America's Best State Fairs

Methodology & Sources

To create our ranking of the best state fairs in America, we looked at adult and youth admission prices, attendance rates, daily precipitation averages and the length of each state fair.

To calculate the attendance rates, we first looked at the total number of people who attended each state fair in 2015. These numbers are based on figures that the individual state fairs reported and in many cases they’re estimates. We took the attendance figures and divided them by the total number of people residing in each area, using state-level 2014 population data from the U.S. Census Bureau.

The admission prices we included in our study and the information about the length of each fair come from the state fairs’ individual websites. The prices represent the cost of general admission tickets purchased at the fair gates during the weekend. They do not take any discounts into account. Youth admission prices generally reflect ticket prices for children between the ages of 6 and 12, although age breakdowns vary by state.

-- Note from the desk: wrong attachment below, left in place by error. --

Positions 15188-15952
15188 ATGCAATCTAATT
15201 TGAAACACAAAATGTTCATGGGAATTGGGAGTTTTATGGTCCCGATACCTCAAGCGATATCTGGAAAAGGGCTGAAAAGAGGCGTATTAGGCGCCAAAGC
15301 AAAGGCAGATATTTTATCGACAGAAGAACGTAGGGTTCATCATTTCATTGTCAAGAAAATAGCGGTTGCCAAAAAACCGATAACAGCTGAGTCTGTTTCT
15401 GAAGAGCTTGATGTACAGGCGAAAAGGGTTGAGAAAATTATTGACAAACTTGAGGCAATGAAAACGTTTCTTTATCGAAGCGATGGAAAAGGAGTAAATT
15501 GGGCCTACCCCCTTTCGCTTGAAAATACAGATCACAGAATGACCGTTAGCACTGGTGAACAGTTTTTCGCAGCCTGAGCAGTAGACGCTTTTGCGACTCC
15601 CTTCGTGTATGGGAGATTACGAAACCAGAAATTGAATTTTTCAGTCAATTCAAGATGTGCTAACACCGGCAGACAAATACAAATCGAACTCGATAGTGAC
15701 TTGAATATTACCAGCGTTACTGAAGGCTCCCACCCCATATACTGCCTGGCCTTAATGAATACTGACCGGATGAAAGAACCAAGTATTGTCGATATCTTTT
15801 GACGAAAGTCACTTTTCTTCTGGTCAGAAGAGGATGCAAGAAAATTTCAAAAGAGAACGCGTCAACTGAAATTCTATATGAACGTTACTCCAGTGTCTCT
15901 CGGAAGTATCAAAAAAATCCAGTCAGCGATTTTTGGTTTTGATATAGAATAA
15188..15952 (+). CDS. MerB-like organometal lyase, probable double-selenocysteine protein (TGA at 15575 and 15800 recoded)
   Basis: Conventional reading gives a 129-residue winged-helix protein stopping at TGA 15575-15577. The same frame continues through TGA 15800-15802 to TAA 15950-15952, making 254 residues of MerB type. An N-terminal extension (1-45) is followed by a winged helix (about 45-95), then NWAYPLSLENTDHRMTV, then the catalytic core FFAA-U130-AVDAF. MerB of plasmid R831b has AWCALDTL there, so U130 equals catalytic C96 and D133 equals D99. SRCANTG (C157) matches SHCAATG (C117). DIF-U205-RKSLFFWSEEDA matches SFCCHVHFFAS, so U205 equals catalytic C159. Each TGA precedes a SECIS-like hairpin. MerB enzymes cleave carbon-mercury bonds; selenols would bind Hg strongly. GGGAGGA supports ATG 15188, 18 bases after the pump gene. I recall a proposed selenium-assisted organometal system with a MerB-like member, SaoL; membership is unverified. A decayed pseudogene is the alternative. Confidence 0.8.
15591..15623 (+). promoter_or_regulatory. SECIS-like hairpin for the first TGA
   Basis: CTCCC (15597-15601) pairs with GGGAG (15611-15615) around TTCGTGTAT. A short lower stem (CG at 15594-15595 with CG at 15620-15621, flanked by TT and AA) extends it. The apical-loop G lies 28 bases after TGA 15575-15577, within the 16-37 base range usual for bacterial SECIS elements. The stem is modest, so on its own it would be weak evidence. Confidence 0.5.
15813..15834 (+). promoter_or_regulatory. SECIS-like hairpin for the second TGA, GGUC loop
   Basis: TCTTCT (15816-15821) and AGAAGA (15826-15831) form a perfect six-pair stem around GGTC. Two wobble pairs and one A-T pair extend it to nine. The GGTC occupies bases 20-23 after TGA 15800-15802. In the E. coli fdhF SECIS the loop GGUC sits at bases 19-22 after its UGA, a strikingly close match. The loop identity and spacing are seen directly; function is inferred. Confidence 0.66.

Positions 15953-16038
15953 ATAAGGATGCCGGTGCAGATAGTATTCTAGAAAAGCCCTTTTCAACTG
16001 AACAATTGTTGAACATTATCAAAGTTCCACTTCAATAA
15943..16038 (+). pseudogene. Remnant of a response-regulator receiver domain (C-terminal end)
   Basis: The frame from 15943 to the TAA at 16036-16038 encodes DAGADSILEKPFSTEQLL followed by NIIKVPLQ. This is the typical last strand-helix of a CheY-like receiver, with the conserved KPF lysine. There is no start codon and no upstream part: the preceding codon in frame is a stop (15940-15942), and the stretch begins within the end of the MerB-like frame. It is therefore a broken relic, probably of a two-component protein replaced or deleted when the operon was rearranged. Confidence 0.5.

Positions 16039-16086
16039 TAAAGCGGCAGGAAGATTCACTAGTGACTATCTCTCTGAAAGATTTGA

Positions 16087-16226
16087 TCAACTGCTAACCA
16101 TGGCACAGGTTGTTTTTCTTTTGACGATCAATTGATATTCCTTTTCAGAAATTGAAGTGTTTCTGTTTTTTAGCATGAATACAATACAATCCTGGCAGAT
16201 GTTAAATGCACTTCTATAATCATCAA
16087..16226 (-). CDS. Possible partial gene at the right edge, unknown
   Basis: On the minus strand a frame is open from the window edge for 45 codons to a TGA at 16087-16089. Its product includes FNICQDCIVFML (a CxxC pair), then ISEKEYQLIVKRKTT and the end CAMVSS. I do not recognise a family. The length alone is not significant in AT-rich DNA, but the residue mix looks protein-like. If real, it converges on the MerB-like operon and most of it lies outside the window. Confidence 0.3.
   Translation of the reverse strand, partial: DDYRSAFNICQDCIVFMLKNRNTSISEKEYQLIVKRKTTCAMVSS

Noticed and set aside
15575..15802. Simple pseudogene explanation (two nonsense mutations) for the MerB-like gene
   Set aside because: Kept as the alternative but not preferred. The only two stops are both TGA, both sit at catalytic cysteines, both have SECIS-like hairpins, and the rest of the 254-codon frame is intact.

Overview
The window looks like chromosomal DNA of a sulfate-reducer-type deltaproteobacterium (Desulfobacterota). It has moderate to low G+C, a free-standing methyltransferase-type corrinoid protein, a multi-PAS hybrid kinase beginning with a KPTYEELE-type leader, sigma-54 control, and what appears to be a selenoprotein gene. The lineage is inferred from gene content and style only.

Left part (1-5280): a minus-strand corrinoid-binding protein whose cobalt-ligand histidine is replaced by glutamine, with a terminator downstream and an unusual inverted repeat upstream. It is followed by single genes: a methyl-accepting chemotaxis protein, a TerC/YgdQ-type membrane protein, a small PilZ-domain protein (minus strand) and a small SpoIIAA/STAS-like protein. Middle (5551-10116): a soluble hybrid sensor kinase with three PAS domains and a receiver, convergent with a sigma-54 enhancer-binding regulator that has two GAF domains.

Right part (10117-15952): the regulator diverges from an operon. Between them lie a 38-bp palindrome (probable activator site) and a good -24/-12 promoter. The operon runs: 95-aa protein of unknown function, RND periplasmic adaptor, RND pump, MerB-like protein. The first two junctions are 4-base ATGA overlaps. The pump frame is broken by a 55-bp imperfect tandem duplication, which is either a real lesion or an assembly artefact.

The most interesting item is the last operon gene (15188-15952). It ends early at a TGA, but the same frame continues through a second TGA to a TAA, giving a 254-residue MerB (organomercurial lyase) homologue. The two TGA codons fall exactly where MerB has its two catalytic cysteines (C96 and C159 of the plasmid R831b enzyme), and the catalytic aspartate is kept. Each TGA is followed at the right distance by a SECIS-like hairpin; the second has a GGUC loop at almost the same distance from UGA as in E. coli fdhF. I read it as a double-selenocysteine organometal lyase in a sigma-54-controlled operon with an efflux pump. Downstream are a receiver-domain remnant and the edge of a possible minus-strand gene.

Daily precipitation data reflects the average amount of precipitation (in inches) that fell in 2015 during the months that the fairs took place. This data comes from and we pulled the averages depending on the city that each state fair is located in. For the state fairs that took place over the course of two months (like the Alaska State Fair), we found daily precipitation averages for both months and averaged both numbers.

To complete our analysis, we created a separate index for each of our five metrics. We then combined the metrics in an overall index, gave each of the 38 state fairs in our study a score from 0 to 100 and ranked the fairs. The state fair that had the highest ranking received a 100 while the state fair with the lowest ranking received a 0.

Questions about our study? Contact us at

Photo credit: © Silva

Amanda Dixon Amanda Dixon is a personal finance writer and editor with an expertise in taxes and banking. She studied journalism and sociology at the University of Georgia. Her work has been featured in Business Insider, AOL, Bankrate, The Huffington Post, Fox Business News, Mashable and CBS News. Born and raised in metro Atlanta, Amanda currently lives in Brooklyn.